Along with capital, make sure to talk about capacity of operations, training, HR and marketing. Is the potential partner staffed to accommodate the current branches or to handle a growing number of branches and originators? All those different pieces of the company have to work together to get people and branches onboarded and then to support their success going forward.

4. Can I talk to a branch manager (or mortgage loan originator) who joined 6 to 9 months ago?

There’s always a honeymoon phase when you join a new company. It typically lasts six to nine months. With that in mind, it can be enlightening to talk with others who recently joined the company and are now past that sweet spot.

Did compensation change? Did the partner invest all of the money that was committed? Were pricing and underwriting promises honored? The answers to those questions will tell you a lot about your new partner. 

Be open to considering that not all people who come to a company do what they say they are going to do. At the same time, if no one has anything good to say about a company keeping its commitments, you should expect more the same if you opt to join them. 

5. Are you willing to do your homework?

This final question is one to ask yourself when you’re hiring mortgage loan originators, rather than a potential lending partner. Are you willing and capable of doing the due diligence? Much like doing one more loan or calling one more recruit, you have to do the work to reap the rewards.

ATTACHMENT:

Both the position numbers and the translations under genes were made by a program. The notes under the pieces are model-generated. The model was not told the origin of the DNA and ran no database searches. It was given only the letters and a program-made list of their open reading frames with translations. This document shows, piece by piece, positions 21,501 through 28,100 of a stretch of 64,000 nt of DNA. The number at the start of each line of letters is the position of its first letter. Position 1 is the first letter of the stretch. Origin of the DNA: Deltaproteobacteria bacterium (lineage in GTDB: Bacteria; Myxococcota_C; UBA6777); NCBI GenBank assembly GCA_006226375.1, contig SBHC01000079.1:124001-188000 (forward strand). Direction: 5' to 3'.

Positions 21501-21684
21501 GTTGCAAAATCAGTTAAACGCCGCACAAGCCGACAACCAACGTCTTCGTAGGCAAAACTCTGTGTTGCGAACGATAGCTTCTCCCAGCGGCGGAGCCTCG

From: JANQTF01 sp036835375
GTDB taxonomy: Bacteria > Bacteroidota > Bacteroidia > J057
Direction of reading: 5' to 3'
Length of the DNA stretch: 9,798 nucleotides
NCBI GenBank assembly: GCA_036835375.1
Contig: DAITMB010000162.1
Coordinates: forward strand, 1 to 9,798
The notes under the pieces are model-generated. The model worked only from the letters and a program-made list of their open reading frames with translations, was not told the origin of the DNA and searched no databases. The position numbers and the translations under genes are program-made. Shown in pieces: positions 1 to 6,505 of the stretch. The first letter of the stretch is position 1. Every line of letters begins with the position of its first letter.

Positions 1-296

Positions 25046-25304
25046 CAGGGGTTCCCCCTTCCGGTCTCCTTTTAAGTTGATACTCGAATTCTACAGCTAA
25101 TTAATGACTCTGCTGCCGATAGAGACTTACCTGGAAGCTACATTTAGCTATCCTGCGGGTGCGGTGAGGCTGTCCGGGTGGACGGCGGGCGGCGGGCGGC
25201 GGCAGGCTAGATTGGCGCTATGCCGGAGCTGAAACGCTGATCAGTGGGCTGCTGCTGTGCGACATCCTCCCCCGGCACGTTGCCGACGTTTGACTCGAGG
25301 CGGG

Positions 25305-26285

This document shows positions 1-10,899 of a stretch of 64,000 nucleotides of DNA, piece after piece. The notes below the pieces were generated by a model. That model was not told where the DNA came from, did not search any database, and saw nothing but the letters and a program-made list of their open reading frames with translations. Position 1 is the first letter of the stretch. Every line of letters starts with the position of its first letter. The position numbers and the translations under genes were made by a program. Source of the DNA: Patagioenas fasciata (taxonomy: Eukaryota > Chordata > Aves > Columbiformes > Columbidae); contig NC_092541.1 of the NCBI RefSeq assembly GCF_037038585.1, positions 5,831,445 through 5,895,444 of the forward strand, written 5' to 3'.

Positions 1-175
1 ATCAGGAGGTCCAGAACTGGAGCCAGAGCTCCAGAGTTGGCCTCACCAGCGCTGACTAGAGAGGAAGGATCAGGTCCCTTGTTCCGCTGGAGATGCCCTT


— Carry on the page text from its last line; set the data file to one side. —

If certain topics are important to you, have one more call. Ask one more question. Listen to your inner voice. If you have a bad feeling, keep investigating until your inner voice thinks the move is correct. 

Are you learning from each candidate to define what a “model match” is for you and your company? Hire people who match the expectations and culture of your company. If you don’t, the non-model match folks will leave. 

Seek a good fit not just in terms of product, but inclusive of financial expectations and culture. By focusing on fit, the odds of building lasting relationships are in your favor. You may grow a little slower at first, but you will be grateful you did after you have hired only the people that fit. Your staff will enjoy their work, and so will you. 

Moving around costs you in time lost, stress and profits. You want to get what you expect. When a potential partner fails to discuss the answers to these five questions fully, it’s wise to be cautious. It could be an indication that a company or branch manager is so anxious to fill seats (or a candidate is so anxious to move) that they’ll make an offer even when the fit isn’t right.

In the final analysis, whether you’re recruiting originators or searching for a new branch home, the most important characteristic to look for (and to have) is integrity. When you get honest, transparent answers to these five questions, you can truly measure fit.

(Views expressed in this article do not necessarily reflect policy of the Mortgage Bankers Association, nor do they connote an MBA endorsement of a specific company, product or service. MBA NewsLink welcomes your submissions. Inquiries can be sent to Mike Sorohan, editor, at; or Michael Tucker, editorial manager, at